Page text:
An entire chapter of the report is dedicated to the treatment of Walter Cairns, a whistleblower at Manchester Metropolitan University. Mr Cairns, a law lecturer, was removed from the university’s academic board after submitting written evidence to the select committee exposing alleged grade inflation at the institution.
MPs say they “deprecate” the actions of the university’s academic board and John Brooks, its vice-chancellor, and had almost referred the case to the Parliamentary Committee on Standards and Privileges.
On whistleblowing, the report says: “It appears to us that the current protections within the sector and the internal arrangements of some higher education institutions may not provide sufficient protection to whistleblowers raising, in good faith, potentially serious concerns about standards.
“The pressures within the system to protect the reputation of the institution are so strong that they risk not only sweeping problems under the mat but isolating and ostracising unjustly those raising legitimate concerns.”
Other key points from the report
• Universities, students and funding bodies should draw up a concordat clarifying the areas over which institutions have autonomy. This should include a definition of academic freedom
• Plagiarism by students is a “serious problem”, and there needs to be further investigation into why UK students appear to spend less time studying than their peers elsewhere in Europe
• The treatment of mature and part-time students constitutes a “form of discrimination”, and the current funding system still favours young full-time students
• All staff who teach should be required to have training and be encouraged to obtain a qualification
• The Higher Education Academy failed to demonstrate what value it added for the public funding it receives
• Universities should be offered financial incentives for outreach, and the use of contextual factors in admissions should be promoted
• The sector should devise a series of national codes of practice, particularly on admissions and feedback, to standardise procedures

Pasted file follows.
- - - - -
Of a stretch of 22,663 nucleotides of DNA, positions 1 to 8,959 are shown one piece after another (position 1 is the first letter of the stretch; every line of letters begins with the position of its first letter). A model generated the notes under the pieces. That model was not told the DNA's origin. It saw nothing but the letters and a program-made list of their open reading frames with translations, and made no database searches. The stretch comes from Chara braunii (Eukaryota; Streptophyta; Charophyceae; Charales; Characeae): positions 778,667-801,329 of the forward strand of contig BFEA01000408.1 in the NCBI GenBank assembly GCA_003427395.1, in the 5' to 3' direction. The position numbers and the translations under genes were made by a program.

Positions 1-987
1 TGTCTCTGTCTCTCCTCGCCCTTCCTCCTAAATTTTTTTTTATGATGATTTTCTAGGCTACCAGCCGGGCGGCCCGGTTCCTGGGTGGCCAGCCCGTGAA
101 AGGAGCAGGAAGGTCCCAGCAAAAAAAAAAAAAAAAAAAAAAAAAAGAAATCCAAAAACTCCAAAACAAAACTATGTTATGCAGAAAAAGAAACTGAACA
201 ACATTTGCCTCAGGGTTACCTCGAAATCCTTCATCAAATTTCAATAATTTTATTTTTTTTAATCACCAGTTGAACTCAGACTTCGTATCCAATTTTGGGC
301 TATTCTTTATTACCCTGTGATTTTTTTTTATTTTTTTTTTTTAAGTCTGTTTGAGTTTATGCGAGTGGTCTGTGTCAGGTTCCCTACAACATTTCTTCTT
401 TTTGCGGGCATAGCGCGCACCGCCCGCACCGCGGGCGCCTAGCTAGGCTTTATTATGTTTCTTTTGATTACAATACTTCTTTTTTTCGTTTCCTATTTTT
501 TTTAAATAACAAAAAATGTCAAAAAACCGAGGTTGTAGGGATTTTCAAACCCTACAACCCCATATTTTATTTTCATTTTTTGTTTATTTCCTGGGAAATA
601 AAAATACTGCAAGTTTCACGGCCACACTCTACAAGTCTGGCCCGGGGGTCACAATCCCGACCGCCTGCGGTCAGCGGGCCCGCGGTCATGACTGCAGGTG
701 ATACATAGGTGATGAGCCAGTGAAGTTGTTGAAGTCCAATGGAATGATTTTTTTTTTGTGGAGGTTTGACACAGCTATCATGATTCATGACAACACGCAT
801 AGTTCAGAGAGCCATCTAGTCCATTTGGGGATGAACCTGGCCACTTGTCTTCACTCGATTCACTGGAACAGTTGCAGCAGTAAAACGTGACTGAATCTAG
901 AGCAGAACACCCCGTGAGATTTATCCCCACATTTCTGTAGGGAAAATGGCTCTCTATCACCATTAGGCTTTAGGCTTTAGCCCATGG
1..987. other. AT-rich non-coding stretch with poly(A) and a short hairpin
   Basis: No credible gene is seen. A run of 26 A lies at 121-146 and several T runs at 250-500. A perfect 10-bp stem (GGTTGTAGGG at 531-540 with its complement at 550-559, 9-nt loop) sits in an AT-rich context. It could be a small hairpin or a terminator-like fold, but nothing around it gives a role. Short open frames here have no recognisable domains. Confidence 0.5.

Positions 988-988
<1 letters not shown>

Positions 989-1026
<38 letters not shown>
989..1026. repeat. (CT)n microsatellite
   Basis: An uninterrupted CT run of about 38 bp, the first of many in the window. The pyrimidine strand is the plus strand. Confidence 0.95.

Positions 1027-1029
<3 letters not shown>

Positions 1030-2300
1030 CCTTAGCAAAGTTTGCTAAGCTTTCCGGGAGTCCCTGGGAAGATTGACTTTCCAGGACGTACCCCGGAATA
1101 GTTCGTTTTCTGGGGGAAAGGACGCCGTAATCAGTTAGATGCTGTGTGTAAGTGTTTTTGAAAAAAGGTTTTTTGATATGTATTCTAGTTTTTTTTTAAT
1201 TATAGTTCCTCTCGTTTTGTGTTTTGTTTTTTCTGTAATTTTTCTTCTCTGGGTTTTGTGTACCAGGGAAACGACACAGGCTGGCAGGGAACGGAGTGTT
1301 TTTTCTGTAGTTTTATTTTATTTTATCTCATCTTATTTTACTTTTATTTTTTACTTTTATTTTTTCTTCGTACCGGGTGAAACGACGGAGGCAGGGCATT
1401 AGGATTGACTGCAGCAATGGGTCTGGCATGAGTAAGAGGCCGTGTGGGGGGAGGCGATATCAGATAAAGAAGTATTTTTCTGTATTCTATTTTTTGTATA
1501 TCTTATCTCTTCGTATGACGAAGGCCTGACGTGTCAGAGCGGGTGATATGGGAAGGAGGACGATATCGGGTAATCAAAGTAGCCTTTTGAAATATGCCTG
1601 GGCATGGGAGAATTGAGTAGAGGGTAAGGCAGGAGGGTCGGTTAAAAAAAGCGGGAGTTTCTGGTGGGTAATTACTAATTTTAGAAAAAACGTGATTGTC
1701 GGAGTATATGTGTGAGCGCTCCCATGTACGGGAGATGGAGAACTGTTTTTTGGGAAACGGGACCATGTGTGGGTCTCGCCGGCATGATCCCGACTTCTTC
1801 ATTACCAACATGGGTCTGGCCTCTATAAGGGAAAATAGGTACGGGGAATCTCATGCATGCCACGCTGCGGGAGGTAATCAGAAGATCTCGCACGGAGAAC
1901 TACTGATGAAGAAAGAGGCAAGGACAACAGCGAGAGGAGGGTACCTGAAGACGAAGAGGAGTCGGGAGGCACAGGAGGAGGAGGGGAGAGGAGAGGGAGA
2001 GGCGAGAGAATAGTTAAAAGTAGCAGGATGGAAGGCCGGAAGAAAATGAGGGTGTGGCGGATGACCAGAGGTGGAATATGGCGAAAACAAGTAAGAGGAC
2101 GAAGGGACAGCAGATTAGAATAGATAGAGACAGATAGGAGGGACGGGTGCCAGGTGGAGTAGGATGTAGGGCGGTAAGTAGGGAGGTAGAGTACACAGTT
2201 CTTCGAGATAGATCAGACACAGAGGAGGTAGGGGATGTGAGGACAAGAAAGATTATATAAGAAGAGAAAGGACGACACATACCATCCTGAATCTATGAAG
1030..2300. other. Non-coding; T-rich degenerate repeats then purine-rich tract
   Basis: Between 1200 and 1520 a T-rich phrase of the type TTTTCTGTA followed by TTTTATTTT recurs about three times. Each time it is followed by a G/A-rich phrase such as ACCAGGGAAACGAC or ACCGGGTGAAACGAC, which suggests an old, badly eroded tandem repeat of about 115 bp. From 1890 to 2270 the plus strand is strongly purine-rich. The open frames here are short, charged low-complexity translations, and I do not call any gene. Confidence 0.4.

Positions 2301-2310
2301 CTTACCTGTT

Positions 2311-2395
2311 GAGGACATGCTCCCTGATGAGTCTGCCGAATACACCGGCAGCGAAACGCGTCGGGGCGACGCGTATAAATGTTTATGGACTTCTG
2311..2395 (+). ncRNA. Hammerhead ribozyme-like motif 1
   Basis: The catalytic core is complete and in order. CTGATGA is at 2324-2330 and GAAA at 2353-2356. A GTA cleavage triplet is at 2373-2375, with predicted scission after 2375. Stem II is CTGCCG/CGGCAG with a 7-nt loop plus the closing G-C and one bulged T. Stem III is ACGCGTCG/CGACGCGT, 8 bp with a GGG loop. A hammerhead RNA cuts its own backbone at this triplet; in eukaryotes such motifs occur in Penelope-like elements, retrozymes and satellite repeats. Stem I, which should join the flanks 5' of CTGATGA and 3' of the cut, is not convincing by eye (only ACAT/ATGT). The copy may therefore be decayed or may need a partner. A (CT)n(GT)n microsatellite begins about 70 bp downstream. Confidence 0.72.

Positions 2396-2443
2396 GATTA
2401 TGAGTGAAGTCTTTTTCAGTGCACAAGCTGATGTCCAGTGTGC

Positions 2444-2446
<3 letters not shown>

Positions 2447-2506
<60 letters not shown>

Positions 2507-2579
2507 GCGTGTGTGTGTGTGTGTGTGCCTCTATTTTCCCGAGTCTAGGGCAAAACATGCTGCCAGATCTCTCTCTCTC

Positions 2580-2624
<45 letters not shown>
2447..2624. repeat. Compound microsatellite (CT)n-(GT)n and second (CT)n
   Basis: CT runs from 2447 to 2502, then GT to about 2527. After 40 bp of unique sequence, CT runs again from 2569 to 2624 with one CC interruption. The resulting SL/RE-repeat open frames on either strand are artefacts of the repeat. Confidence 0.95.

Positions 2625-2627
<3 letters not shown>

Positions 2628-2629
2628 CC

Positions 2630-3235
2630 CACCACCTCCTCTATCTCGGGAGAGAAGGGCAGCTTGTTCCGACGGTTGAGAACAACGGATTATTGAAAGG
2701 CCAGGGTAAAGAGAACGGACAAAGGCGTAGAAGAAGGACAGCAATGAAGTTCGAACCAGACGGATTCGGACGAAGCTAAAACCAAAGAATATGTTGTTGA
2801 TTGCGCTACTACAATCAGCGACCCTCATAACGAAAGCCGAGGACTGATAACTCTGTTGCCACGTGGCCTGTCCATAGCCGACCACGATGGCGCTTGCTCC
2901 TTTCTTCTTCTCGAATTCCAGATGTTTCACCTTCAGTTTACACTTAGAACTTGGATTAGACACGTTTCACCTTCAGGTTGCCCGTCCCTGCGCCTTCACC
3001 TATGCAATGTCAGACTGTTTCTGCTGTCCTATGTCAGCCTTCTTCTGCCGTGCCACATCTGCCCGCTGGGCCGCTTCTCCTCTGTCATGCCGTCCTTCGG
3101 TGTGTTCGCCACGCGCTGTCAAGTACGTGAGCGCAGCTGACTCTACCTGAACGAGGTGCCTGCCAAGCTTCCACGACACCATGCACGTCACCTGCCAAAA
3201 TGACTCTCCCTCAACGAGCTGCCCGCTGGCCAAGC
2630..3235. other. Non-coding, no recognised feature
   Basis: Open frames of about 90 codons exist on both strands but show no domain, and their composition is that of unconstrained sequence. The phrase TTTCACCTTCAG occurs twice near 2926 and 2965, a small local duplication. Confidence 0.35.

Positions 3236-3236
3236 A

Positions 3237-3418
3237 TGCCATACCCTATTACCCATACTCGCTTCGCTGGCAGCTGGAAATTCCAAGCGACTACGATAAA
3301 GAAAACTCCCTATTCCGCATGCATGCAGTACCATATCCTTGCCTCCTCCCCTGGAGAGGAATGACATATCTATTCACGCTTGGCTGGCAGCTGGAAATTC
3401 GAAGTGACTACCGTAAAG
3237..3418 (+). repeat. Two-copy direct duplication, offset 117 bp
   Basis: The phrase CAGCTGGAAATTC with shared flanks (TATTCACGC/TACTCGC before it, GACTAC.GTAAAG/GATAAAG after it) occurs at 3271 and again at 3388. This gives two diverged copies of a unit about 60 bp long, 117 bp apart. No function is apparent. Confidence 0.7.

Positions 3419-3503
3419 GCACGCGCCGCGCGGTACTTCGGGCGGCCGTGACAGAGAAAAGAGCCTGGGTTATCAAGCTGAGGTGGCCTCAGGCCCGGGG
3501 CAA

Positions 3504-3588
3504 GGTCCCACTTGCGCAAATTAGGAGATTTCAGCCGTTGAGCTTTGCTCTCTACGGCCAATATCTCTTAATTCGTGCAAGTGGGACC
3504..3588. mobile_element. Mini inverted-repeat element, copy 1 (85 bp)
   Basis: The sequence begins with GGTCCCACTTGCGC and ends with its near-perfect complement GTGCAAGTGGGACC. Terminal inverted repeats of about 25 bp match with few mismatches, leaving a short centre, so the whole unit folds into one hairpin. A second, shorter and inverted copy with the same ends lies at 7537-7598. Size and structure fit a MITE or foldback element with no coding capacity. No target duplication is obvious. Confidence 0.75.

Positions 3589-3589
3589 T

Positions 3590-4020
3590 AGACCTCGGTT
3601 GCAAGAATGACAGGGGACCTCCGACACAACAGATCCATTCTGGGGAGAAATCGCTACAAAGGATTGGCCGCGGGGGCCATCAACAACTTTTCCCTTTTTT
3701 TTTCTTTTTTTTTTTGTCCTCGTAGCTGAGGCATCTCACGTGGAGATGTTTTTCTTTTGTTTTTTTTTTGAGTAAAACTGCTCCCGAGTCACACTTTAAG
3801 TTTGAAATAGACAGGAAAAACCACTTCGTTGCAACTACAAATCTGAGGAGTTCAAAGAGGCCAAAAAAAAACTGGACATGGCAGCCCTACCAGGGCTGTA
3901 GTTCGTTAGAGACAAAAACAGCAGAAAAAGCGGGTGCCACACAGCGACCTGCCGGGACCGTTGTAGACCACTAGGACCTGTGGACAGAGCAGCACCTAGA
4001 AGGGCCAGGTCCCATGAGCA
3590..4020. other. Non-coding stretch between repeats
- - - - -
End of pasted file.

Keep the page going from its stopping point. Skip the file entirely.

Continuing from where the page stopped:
• The Government should accelerate the expansion of higher education in further education colleges
• A national system of credit transfer should be established to allow students to move more easily between institutions
• The research excellence framework should do more to recognise pedagogical research, and universities should be required to put in place clear and effective criteria for appointments and promotions based on teaching
The report concludes that the “challenge for the next decade for the higher education sector will be to develop consistency in practice and standards and much greater openness and transparency”.
Universities UK was highly critical of the report.
Diana Warwick, chief executive of UUK, said: “We are disappointed that so much of the work that universities are doing to improve the student experience has been ignored, and that the picture being painted of the sector in many areas is so negative.
“The raft of centralising recommendations appear to us ill thought through, disproportionate to the scale of any problem identified, and made without supporting evidence. They also give no acknowledgement of the costs. This is unhelpful at a time of financial constraints, when our priorities must be frontline teaching and maintaining the quality of the student experience.”
To see the report, visit: http://www.parliament.uk/ius
Be sure to get a copy of Thursday’s magazine for a full analysis of the select committee’s report.